The Campaign to Protect Rural England (CPRE) said 15,500 homes have been built in England’s 34 AONBs since 2012 while the number of planning applications for housing has more than doubled in that time. It warned there is clear evidence of housing developers applying increasing pressure on local authorities to build new homes on AONBs by “exploiting poorly defined and conflicting national planning policy”.

Housing developers urged to engage ‘silent majority’ via social media

Developers should step up their efforts on social media to communicate with the ‘silent majority’ of the public who support housebuilding, according to latest research.

An analysis by Shelter of a YouGov survey of 20,000 people found housebuilding supporters are more likely to be members of social networks, particularly Twitter. Opponents of housebuilding are relatively light users of social media with more than a quarter not members of any networks.

The research, commissioned by consultancy Meeting Place Communications, found that although traditional news channels have wide appeal, active supporters of housebuilding are very close followers of websites, with opponents relying on radio and print. It suggests that billboard and direct mail are good channels to reach people who support development but who are not necessarily active.


Government adviser urges new focus on modular housing

The government must focus on modular housing and put more energy into encouraging offsite manufacturing or risk making the construction skills crisis worse, says a government adviser.

Mark Farmer, author of the joint DCLG-BEIS Farmer Review, which warned the construction sector needed “to modernise or die”, said current measures for tackling the housing crisis are “shifting deckchairs on the Titanic”. Offering greater incentives to small builders will merely use the same construction professionals as major developers.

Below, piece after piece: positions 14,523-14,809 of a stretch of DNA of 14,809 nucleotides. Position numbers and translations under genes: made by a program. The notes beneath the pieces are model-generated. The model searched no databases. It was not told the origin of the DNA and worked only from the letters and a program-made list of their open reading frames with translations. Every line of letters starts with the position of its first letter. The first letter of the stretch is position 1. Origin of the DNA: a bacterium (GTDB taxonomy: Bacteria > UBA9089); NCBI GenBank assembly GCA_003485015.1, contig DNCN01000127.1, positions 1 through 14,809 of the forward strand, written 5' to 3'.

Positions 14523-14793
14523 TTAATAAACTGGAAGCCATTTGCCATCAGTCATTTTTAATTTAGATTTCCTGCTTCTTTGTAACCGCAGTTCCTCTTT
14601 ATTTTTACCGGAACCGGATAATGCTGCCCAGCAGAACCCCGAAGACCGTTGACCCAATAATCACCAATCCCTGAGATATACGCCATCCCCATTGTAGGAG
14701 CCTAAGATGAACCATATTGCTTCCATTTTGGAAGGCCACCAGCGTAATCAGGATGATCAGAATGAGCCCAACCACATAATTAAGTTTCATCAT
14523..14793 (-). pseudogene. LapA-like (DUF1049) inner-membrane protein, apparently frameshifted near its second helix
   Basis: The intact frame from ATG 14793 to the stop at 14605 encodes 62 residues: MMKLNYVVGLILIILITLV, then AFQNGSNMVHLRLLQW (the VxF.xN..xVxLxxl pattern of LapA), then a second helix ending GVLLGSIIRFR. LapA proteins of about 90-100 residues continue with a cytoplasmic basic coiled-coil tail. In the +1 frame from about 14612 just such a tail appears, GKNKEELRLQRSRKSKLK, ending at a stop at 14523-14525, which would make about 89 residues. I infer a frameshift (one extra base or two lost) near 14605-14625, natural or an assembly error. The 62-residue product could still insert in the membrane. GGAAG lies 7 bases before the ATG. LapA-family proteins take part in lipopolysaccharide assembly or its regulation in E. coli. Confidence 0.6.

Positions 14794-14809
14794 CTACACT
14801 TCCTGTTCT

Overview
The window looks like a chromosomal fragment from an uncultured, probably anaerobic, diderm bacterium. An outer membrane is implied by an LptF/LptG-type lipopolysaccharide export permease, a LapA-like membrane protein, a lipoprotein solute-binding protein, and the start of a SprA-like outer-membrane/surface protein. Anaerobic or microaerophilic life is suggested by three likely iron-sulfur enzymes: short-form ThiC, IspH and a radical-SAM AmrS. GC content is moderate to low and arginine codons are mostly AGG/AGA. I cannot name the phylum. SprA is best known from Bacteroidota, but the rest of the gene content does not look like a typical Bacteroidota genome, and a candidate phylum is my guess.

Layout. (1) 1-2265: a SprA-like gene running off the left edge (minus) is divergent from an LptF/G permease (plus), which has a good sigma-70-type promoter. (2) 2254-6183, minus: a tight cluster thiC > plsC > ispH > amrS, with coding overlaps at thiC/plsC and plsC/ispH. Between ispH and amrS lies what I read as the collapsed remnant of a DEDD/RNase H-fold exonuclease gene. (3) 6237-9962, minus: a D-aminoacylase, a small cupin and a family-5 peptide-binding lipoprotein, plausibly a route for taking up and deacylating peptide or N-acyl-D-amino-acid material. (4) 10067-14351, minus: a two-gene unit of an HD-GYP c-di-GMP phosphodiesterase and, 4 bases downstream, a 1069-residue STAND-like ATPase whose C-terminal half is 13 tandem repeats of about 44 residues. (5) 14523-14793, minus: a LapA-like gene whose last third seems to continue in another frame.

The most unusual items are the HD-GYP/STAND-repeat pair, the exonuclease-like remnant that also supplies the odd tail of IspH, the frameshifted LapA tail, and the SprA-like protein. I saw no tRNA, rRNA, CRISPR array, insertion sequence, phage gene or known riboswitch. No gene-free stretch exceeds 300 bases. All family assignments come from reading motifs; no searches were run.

“Incentivising small and medium enterprises (SMEs) will have the benefit of opening up more smaller lot size housing development sites that volume housebuilders (VHBs) aren’t attracted by,” Farmer said. “But this fundamentally misses the point that the SMEs and VHBs tap the same finite labour force – the same brickies and sparkies have just moved from small sites to big sites over the past 10 years.

UPS set for major expansion at East Midlands Airport

Parcel delivery giant UPS is planning a major sorting complex at East Midlands Airport.

UPS’s hub at the airport covers nearly 8,000 square metres and employs more than 340 staff. The new proposal involves investing more than £100 million into an 11.5-hectare site to the east of the airport, which is currently used for parking.

Planning documents submitted to North West Leicestershire District Council reveal that the 24-hour operation could employ more than 930 people within two years with nearly 1,400 jobs scheduled within eight years. The new hub would comprise nearly 42,000 sq m of floor space.